Int J Oral Maxillofac Implants 27 (2012), No. 1 15. Feb. 2012
Purpose: While immediate implant placement has demonstrated a high degree of clinical success, questions remain about whether immediate placement of implants into sites demonstrating periapical pathology will result in treatment outcomes equivalent to those attained when implants are placed into sites that do not demonstrate periapical pathology.
Materials and Methods: A retrospective study was carried out of patients who presented with periapical pathology and were treated with tooth extraction, defect debridement, and immediate implant placement between 1994 and 2008. All immediately placed implants were followed for a minimum of 24 months after restoration. Implant survival was assessed with the Albrektsson et al criteria and using measurements from the osseous crest to the most coronal extent of the rough surface of the implant on the midbuccal aspect of the implant. A classification system for periapical lesion morphology is also proposed.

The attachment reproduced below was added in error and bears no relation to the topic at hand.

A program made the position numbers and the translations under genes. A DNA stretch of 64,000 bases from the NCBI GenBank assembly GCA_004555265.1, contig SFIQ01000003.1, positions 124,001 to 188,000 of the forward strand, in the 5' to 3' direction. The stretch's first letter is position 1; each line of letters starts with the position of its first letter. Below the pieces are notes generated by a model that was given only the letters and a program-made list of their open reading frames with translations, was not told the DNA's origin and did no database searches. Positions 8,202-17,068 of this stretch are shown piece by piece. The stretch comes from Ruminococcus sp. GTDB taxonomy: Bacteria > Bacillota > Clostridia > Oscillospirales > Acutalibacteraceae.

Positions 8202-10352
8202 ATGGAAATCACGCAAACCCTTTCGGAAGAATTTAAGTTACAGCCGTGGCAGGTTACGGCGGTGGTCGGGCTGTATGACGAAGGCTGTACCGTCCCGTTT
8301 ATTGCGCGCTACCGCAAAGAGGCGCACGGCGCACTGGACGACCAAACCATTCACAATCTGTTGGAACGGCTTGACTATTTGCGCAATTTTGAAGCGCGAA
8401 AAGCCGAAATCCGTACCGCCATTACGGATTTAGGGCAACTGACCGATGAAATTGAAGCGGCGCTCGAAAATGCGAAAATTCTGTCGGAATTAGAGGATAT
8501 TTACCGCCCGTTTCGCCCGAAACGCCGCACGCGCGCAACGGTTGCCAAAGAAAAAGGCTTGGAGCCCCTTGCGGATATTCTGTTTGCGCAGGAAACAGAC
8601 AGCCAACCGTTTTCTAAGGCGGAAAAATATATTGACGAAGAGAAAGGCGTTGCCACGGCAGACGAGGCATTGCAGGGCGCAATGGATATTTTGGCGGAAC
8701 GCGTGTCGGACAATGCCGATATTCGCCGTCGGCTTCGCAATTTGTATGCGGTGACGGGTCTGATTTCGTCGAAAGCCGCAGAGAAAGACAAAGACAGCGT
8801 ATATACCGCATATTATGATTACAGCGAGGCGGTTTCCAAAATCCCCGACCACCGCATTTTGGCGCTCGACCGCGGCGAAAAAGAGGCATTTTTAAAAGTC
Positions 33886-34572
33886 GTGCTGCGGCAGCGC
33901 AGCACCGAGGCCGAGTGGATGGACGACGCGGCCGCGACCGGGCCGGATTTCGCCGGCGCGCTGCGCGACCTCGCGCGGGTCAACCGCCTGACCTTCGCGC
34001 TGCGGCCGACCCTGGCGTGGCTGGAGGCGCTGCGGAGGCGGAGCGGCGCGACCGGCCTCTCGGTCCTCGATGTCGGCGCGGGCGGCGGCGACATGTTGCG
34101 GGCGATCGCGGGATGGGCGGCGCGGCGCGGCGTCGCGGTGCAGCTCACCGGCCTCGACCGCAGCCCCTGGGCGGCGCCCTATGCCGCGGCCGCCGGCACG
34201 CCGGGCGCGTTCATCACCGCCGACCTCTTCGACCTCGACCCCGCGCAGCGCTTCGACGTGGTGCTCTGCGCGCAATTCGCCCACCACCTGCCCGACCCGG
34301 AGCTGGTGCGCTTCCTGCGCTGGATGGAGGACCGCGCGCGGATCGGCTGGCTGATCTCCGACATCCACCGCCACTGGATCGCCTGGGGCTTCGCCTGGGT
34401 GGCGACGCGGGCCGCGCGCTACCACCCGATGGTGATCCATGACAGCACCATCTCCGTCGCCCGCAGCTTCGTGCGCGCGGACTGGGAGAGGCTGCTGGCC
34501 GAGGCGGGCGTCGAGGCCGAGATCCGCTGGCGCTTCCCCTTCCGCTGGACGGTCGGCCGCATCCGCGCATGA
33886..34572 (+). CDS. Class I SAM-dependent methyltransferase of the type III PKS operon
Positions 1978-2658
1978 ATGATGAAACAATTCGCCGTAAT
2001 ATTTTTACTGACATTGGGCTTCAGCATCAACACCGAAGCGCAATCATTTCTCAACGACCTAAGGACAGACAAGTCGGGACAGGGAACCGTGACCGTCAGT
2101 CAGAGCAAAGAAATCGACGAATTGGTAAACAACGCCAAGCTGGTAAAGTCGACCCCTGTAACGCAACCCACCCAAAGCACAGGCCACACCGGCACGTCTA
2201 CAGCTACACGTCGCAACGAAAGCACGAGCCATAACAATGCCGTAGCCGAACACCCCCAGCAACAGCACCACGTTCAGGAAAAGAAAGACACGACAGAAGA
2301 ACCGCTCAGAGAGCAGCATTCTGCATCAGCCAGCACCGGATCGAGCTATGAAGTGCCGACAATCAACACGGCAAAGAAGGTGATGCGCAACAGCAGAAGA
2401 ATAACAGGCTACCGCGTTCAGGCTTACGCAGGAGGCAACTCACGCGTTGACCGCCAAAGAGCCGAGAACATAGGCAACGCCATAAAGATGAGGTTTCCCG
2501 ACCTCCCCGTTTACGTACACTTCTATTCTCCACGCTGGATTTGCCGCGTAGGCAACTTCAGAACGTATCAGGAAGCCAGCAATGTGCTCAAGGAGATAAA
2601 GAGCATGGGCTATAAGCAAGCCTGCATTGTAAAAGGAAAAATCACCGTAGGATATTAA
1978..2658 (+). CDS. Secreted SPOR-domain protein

Results: Four hundred eighteen implants were placed. They were followed for a mean of 67.3 months. Five implants were either lost or demonstrated progressive bone loss beyond acceptable levels, resulting in a cumulative survival rate of 97.8%.
Conclusions: Implant placement at the time of extraction of teeth demonstrating periapical pathology will result in implant survival rates comparable to those of implants placed immediately into sites without periapical pathology.
Keywords: dental implants, immediate implants, periapical lesions